In the 12 months that ended in March, consumer prices increased by 8.5 percent – the highest year-over-year jump since 1981, surpassing February's 7.9 percent mark, which itself is a 40-year-high.
Even without the food and energy prices, which are highly volatile and have driven much of the price hike, inflation still jumped 6.5 percent in the past 12 months – which is the sharpest in four decades.
Consumers have also felt the inflation in their daily routines, with gasoline prices up an average of 48 percent in the past year. Airline tickets are also up 24 percent, and food such as bacon increased 18 percent.
The Federal Reserve Board didn't expect the inflation to be this severe or persistent. In 2020, their policymakers forecasted inflation to stay below their two percent annual target and end 2021 at around 1.8 percent.
However, this wasn't the case. In February 2021, the consumer price index was running at 1.7 percent above its level from the previous year, and the year-over-year increase just accelerated ever since.
Fed Chair Jerome Powell and others initially characterized higher consumer prices as "transitory" due to shipping delays and temporary shortages of supplies and workers as the economy rebounded from the pandemic recession faster than anticipated. However, most economists now expect inflation to remain elevated well into the next year as demands outstrip supplies in numerous areas of the economy.
Soaring gas prices still remain to be the main driver of the rise, with the gasoline index rising 18.3 in March. It accounted for over half of all the items' monthly increases. However, as gas prices began to fall, some economists believe that inflation may have reached its peak.
The food index also rose one percent in March compared to February and is now up 8.8 percent compared to the prior 12 months. Canned fruit and vegetable prices rose 3.8 percent from February to March, rice prices rose 3.2 percent, potatoes 3.2 percent, and ground beef 2.1 percent. (Related: The Fed just guaranteed a stagflation crisis in 2022 – Here's how.)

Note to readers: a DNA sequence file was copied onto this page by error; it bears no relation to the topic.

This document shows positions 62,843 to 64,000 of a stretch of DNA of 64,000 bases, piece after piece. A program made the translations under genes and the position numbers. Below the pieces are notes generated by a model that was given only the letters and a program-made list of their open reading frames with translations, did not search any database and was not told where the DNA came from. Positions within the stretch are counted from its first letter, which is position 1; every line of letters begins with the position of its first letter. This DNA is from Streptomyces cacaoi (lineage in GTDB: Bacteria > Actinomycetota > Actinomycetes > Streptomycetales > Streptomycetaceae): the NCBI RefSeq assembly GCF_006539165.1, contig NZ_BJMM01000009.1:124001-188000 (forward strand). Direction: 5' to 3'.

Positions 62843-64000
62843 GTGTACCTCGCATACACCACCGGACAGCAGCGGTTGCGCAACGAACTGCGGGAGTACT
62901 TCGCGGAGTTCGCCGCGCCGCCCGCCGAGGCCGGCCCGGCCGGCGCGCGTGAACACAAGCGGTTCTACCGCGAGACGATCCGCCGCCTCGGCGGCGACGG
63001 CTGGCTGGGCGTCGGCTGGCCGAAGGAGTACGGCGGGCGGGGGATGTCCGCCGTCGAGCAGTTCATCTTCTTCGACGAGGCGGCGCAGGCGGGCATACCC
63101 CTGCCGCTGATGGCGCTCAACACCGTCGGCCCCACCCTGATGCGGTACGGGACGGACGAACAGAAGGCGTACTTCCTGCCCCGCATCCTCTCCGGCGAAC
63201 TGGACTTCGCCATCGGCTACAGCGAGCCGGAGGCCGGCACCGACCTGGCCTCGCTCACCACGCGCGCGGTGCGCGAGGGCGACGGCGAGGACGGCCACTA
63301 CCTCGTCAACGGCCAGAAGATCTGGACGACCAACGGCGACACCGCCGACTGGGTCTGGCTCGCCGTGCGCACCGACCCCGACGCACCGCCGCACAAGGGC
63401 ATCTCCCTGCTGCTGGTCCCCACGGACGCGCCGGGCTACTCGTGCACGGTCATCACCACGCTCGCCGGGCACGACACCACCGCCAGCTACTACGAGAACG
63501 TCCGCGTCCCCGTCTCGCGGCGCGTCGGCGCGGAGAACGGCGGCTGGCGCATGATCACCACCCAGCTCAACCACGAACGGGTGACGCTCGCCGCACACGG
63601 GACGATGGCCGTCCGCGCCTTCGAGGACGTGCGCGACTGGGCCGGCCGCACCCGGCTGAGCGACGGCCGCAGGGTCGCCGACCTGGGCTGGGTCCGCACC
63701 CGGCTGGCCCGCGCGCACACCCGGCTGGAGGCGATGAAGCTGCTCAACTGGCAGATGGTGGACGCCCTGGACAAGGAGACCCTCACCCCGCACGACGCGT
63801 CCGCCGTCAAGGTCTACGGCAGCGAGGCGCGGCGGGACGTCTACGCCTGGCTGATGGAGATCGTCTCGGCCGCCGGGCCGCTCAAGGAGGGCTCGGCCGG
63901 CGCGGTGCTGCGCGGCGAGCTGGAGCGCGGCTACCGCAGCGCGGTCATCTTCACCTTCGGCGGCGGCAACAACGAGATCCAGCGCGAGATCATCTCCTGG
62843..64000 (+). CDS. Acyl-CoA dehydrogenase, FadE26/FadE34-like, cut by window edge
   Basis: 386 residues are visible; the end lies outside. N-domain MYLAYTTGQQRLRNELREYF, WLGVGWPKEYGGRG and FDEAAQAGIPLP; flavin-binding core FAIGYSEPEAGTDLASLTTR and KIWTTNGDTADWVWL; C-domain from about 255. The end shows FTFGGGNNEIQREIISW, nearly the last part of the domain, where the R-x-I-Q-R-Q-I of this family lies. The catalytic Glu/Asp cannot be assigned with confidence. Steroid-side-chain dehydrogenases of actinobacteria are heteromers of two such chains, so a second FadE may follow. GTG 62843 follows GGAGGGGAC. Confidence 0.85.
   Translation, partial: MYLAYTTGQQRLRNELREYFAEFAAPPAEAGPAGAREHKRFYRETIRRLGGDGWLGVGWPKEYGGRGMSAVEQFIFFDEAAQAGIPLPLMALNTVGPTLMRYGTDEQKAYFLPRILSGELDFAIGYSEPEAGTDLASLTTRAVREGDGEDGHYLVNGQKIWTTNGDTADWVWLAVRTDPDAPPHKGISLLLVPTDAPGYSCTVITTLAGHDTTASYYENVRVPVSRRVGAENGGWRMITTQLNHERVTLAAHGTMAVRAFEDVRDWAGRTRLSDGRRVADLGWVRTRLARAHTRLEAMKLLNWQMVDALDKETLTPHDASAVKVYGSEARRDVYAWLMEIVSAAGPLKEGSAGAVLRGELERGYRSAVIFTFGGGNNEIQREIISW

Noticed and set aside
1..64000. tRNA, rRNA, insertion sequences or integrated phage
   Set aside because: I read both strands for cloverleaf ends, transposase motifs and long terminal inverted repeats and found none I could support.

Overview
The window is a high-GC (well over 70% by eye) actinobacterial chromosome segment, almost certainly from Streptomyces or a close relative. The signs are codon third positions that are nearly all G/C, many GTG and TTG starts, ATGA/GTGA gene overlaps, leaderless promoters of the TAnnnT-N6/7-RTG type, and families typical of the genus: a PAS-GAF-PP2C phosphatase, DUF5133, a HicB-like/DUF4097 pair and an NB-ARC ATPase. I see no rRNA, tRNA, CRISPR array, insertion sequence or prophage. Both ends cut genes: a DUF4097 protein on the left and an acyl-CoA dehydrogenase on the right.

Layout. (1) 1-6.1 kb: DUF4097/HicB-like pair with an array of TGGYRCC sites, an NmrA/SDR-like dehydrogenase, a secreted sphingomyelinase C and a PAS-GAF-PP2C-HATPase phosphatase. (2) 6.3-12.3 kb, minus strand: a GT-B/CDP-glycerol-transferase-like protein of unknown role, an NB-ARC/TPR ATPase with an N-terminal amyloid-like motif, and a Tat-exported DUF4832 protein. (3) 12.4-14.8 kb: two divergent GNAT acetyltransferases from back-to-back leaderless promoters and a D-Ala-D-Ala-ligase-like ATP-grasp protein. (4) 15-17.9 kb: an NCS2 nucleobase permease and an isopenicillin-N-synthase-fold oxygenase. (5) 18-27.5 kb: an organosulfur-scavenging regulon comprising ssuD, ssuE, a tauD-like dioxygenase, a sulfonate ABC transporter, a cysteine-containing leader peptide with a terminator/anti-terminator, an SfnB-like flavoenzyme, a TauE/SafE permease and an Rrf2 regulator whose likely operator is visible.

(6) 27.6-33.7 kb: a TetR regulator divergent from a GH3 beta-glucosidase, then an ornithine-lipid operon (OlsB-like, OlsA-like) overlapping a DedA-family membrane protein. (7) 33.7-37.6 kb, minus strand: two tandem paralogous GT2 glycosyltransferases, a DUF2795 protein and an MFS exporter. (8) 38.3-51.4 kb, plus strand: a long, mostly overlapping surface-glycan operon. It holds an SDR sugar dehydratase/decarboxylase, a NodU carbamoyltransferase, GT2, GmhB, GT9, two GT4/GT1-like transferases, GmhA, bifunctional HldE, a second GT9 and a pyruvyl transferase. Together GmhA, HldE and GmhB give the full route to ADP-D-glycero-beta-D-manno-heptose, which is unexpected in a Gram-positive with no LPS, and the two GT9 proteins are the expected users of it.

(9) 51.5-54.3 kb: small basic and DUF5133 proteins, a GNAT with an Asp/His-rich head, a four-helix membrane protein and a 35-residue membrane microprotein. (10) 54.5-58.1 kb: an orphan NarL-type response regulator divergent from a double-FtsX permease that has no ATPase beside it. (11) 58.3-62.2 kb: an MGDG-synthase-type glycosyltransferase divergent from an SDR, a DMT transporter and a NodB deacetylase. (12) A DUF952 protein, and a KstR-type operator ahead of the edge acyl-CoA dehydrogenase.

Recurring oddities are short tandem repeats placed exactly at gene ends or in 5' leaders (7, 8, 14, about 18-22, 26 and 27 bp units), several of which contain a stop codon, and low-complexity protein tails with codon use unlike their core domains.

Andrew Hunter of Capital Economics said energy prices would come down in the months ahead and that there were signs that price pressure appears to be moderating. However, he said that figures were still likely to strengthen the Federal Reserve's plan to increase rates as it struggles to control inflation.
Economists foresee inflation to stay well above the Fed's two percent annual target this year. However, relief from higher prices may be coming as the jammed-up supply chains are beginning to show signs of improvement in some industries.
Kathy Bostjancic of Oxford Economics said she expects year-over-year inflation to hit nine percent in May before it begins its slow descent. With federal stimulus aid expiring, consumer demand could flag as wages fall behind inflation and households drain more of their savings as the Fed raises rates, all of which could combine to slow the inflation.
However, this could take time due to robust spending, steady pay raises, and chronic supply shortages that are still fueling inflation. Moreover, housing costs, which make up about a third of the consumer price index, have escalated and seem unlikely to reverse anytime soon.
The economy has emerged from the depths of the COVID-19 pandemic, with consumers gradually broadening their spending beyond goods and services. This contributed to the high inflation, which initially reflected a shortage of goods from cars to furniture to electronics and sports equipment. (Related: Another lie debunked: Russia set for record earnings in oil, gas in 2022, despite Western sanctions.)
Many Americans have been receiving pay increases, but the inflation has wiped out the gains for most people as average hourly wages fell 2.7 percent from the previous year – the 12th straight monthly drop in inflation-adjusted wages.
Follow Bubble.news for more updates about the inflation crisis in America.
Watch the video below to learn more about soaring food prices, among others, as inflation continues to affect the United States.
Watch this video and more on the Dr William Mount channel on Brighteon.com.